Friday, April 20, 2012

An education revolution beckons in the digital age -

An education revolution beckons in the digital age -

I love Michael Wesch because he asks such good questions -- what are we doing, why are we doing it, how might it be different?

I was raised as an advocate for intellectual freedom, and have never been comfortable with limiting or filtering information.  I realize that this is a complex question in the digital world, but it's a fundamental philosophy question in child raising:  do you 'child proof' your home, or do you teach your child how to distinguish danger and react to it?  Obviously, in a perfect world, you do some of both.  However, creating a completely safe environment for a teen or young adult is not possible, so it's important that the child has a lifetime of moral values and decision making practice to use as they navigate the world.

I've been confused for a long time by discussions in schools that have two threads (and sometimes are discussed in the same meeting or time frame).  Thread A.  "What are we going to do about not having enough computers and internet access for all our students?"  Thread B.  "How can we keep students from using their cell phones / electronic devices in school?"   It seems that there is an obvious relationship between the answers to the two questions -- what if, instead of spending a lot of time and effort on B, we used the power of personal electronics to help solve A?  To be fair, some high schools are beginning, too slowly, to do this.  Are there risks?  Yes, but manageable ones.  Students who are determined to cheat will find a way to do so, but the answer to that is not taking away the tools of cheating (which include pens, pencils, and chewing gum) but to creating engaging assessments that are not based on memorization, and therefore don't lend themselves to cheating. And there are other ways to create disincentives or change the school culture as well.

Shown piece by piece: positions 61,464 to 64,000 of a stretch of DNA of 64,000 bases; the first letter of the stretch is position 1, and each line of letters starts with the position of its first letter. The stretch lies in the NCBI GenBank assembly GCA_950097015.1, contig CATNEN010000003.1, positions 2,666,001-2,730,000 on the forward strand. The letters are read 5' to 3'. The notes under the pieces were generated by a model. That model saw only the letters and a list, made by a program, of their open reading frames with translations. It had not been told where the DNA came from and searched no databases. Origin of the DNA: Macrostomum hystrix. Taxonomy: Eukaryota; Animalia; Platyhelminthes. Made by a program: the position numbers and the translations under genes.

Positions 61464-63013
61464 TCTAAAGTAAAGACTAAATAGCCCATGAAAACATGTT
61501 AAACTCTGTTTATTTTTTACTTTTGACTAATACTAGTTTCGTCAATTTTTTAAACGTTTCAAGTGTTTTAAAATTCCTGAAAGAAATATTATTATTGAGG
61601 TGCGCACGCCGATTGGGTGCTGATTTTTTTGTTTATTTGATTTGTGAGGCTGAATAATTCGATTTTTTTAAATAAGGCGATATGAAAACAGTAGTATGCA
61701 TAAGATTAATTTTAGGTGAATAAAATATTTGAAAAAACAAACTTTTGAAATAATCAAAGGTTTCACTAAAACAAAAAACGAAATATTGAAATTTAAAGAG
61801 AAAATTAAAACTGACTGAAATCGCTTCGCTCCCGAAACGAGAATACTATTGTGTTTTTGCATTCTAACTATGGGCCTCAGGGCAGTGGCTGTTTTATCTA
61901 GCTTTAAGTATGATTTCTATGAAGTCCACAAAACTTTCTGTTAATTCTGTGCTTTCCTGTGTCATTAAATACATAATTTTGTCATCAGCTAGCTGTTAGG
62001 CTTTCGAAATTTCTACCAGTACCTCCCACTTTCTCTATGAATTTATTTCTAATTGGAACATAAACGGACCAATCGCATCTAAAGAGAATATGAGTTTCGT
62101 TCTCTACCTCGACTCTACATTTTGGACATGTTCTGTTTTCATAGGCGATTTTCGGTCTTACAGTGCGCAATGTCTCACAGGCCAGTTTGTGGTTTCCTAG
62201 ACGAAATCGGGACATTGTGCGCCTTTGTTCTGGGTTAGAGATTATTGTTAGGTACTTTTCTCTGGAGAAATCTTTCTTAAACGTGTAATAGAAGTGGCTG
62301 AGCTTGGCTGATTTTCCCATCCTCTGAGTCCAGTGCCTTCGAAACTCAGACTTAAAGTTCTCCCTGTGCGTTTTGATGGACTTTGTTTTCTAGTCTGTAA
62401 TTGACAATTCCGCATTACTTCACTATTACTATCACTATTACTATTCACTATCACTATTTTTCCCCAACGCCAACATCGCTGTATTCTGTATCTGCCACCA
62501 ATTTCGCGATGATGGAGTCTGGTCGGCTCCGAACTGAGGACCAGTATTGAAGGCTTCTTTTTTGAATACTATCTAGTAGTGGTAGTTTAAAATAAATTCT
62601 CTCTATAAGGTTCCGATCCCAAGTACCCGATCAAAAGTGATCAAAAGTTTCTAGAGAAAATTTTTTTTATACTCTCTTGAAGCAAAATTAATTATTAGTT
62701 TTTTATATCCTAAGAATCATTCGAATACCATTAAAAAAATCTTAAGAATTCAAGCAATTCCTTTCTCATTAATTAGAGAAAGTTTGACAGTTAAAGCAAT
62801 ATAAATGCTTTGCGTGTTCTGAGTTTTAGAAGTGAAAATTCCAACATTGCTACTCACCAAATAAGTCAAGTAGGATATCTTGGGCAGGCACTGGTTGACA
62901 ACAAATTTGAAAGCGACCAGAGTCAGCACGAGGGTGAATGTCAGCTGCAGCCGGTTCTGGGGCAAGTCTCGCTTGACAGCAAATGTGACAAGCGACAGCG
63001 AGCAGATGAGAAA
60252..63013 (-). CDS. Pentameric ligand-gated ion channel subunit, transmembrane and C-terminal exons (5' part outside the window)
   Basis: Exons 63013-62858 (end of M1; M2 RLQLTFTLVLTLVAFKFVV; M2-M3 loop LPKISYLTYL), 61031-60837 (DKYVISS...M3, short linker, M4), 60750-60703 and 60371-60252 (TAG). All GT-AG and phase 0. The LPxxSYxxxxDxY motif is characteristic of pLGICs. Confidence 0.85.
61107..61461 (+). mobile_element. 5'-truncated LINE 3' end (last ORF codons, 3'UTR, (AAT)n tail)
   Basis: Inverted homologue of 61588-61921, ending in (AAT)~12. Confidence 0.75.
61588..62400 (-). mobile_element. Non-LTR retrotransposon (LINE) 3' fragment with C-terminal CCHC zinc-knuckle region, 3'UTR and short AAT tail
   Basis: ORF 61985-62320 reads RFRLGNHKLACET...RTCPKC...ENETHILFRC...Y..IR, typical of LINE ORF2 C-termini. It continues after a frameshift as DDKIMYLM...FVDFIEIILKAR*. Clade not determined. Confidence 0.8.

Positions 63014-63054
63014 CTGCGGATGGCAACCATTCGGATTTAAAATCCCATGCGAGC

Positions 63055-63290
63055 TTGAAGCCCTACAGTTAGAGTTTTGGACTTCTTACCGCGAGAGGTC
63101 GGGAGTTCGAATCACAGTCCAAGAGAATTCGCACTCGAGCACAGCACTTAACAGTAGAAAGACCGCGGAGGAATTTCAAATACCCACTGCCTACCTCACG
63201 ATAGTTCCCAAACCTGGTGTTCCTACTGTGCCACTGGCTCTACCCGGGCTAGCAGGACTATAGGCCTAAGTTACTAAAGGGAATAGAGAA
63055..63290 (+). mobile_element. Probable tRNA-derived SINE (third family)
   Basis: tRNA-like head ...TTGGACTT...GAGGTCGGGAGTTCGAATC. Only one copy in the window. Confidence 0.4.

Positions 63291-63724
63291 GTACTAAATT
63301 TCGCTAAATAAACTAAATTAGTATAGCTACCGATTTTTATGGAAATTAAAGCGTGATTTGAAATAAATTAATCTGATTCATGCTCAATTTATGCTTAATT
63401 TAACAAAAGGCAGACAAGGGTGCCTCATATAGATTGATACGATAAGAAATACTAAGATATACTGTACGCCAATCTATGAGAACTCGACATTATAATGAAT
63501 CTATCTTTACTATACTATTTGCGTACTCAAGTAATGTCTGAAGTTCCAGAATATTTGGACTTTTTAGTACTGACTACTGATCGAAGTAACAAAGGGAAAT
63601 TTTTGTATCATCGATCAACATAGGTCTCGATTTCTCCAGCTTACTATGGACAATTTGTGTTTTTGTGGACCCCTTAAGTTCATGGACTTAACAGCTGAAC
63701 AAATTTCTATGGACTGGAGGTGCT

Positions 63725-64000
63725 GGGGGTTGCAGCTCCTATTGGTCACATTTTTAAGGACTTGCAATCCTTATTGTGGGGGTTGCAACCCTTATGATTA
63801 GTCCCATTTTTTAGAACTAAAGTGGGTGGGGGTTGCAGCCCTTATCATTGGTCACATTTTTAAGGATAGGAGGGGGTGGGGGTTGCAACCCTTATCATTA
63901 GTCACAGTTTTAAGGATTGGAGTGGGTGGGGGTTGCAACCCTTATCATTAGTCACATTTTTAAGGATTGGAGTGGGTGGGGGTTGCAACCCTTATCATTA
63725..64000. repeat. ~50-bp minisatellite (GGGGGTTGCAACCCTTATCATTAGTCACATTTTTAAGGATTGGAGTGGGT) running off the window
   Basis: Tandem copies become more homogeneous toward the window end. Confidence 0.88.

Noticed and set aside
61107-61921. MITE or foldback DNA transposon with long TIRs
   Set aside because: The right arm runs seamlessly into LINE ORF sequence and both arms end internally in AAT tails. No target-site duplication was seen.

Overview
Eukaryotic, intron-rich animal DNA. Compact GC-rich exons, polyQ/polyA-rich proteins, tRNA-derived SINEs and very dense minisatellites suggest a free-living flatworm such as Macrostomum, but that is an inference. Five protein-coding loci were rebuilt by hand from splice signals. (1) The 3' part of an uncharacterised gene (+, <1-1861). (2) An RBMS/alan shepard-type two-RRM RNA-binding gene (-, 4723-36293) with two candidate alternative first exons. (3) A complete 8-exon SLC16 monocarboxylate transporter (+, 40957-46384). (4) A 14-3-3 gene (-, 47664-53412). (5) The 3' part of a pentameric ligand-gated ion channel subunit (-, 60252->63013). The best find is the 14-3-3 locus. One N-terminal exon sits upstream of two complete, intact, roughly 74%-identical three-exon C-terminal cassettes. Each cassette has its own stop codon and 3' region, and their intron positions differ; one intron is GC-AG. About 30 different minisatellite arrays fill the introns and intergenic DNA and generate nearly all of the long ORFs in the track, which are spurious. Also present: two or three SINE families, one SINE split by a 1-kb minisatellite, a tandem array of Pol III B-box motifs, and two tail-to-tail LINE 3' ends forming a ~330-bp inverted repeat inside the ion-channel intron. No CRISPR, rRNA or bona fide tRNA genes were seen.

I know change is difficult, and I also know that there is a lot of work going on in education today to try to use new media and technology tools,  and  to engage students in creative work -- some of it spectacular, some of it stymied by rules and fears. 

So what is the answer?  What should education look like in 20 years?  or 5?

Unrelated picture of the day:

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Fortune Cookie

Information is not knowledge.
Knowledge is not wisdom.
Wisdom is not truth.
Truth is not beauty.
Beauty is not love.
Love is not music.
Music is the best.
Frank Zappa